I think I’ve identified the issue that’s driving public policy with respect to COVID-19, at least in the State of Illinois. It came to me as I was reading this article in the Chicago Tribune:
Gov. J.B. Pritzker took his admonition that parts of Illinois could be headed for a reopening reversal downstate on Thursday, as the state continues to see elevated levels of COVID-19 cases and other key metrics.
State officials on Thursday reported 1,772 newly confirmed cases of the coronavirus over the prior 24 hours. That’s the first time the count has climbed above 1,700 since Memorial Day.
“Every region has increasing positivity rates and increasing cases. This is hugely problematic,” Pritzker said Thursday at a news conference in downstate Ottawa. “It means that we’re going to have to take a hard look at what do we need to do, what mitigations do we need now in order to get us back in line with the direction that we were going, which was reducing those positivity rates.”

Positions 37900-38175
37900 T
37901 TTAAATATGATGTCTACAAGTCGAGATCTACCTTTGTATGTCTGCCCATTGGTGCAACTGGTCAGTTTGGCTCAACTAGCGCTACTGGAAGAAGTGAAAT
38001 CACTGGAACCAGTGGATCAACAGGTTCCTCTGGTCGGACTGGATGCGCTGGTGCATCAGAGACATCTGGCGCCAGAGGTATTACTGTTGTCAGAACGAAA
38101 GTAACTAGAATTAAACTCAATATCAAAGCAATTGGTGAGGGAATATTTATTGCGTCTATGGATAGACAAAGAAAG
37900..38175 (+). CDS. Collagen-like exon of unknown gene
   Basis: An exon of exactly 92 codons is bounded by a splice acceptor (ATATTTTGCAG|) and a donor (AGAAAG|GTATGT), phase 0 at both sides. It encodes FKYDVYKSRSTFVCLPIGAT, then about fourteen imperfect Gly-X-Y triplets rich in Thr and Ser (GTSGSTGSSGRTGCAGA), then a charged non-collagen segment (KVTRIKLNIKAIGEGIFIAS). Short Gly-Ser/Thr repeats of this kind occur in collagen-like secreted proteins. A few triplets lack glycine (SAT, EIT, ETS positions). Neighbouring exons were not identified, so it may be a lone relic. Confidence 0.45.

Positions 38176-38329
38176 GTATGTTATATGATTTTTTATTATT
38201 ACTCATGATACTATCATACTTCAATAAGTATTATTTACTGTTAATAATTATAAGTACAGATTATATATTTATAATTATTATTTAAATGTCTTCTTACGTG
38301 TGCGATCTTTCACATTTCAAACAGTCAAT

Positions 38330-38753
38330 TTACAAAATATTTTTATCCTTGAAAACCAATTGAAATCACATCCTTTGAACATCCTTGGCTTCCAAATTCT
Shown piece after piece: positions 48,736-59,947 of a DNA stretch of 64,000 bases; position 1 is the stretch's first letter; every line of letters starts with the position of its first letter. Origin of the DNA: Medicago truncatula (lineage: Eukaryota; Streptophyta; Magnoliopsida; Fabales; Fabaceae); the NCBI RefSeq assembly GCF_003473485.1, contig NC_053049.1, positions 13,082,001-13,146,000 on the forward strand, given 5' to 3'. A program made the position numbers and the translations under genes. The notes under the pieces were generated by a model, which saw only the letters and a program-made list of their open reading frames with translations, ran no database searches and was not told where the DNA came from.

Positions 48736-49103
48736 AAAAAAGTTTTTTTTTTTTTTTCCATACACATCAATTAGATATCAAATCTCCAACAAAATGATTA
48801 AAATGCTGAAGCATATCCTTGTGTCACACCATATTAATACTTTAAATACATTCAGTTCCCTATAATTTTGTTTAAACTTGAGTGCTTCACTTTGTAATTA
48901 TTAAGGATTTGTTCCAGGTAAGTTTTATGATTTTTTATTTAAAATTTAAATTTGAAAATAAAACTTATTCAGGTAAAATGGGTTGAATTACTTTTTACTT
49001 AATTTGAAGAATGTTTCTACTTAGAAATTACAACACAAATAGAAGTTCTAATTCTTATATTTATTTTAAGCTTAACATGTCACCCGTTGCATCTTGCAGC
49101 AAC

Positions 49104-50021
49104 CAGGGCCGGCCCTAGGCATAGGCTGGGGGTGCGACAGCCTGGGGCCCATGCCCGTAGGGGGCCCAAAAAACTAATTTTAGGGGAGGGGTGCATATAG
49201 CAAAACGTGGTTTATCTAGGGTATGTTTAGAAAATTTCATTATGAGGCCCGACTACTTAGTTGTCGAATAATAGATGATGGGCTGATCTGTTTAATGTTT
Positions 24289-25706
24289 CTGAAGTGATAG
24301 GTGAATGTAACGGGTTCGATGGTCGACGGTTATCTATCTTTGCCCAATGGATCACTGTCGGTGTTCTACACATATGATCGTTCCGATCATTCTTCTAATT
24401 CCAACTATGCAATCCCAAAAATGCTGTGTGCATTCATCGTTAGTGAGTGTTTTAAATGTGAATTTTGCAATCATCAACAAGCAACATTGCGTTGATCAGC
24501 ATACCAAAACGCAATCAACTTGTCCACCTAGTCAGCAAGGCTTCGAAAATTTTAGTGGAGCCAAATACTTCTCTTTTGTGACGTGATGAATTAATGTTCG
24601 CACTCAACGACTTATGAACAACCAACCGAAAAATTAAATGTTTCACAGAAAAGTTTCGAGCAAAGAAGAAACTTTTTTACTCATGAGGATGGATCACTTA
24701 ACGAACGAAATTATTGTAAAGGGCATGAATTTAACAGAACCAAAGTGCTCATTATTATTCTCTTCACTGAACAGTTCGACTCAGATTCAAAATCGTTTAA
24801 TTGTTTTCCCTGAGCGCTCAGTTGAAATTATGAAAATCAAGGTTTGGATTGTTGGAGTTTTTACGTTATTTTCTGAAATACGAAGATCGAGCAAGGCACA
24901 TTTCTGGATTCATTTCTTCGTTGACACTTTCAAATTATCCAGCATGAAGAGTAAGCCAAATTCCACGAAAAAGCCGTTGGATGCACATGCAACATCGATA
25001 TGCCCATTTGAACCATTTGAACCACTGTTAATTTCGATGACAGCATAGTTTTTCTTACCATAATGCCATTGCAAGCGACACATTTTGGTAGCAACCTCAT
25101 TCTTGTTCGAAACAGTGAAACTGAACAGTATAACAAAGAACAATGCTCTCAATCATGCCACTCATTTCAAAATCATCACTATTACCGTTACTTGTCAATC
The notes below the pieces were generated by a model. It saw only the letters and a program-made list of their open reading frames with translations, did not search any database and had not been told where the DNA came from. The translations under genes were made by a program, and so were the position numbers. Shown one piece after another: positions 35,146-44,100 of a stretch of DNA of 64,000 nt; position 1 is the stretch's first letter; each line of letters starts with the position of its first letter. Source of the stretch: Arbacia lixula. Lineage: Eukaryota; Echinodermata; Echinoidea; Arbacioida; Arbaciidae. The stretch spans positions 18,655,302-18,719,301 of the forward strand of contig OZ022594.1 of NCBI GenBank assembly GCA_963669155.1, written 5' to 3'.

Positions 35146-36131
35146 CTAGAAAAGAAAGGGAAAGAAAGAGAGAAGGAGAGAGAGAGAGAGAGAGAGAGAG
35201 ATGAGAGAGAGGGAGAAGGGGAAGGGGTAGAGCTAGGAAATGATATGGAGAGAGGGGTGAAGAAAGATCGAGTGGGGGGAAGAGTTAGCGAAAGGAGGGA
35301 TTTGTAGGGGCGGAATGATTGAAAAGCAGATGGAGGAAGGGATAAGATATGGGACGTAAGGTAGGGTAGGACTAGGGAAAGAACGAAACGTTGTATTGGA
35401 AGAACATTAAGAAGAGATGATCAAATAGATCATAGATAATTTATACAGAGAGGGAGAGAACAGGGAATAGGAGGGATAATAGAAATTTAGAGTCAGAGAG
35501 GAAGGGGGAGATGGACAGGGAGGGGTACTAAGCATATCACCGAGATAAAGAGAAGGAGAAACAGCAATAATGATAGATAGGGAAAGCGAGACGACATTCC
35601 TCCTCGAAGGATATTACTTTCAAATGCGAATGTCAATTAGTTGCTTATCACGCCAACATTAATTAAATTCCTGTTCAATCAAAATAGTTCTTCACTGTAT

I think he’s assuming a fixed relationship between the morbidity and mortality rates for COVID-19. Is there actually any evidence of that? The “morbidity” means the prevalence of a disease. The “mortality” means the death rate due to it. I think we can all agree that if there are no new cases of COVID-19 there won’t be any deaths among those non-existent cases, either.
I think it’s reasonable to assume that as the number of cases increase, the number of deaths will, too, but not necessarily in any fixed relationship. It might actually be true that as the number of cases increase, the proportion of those cases that lead to death will decrease. Go back and take a look at my post of a day or so ago. Isn’t that what the numbers seem to be saying?
Until there’s a safe, effective, affordable vaccine for SARS-CoV-2, we’re not going to reduce the number of new cases to zero. We should be prepared that may never happen. And as long as there are any cases, unless there’s a safe, effective, affordable treatment, there’s a risk that the disease will lead to death. We need to be prepared for that possibility, too.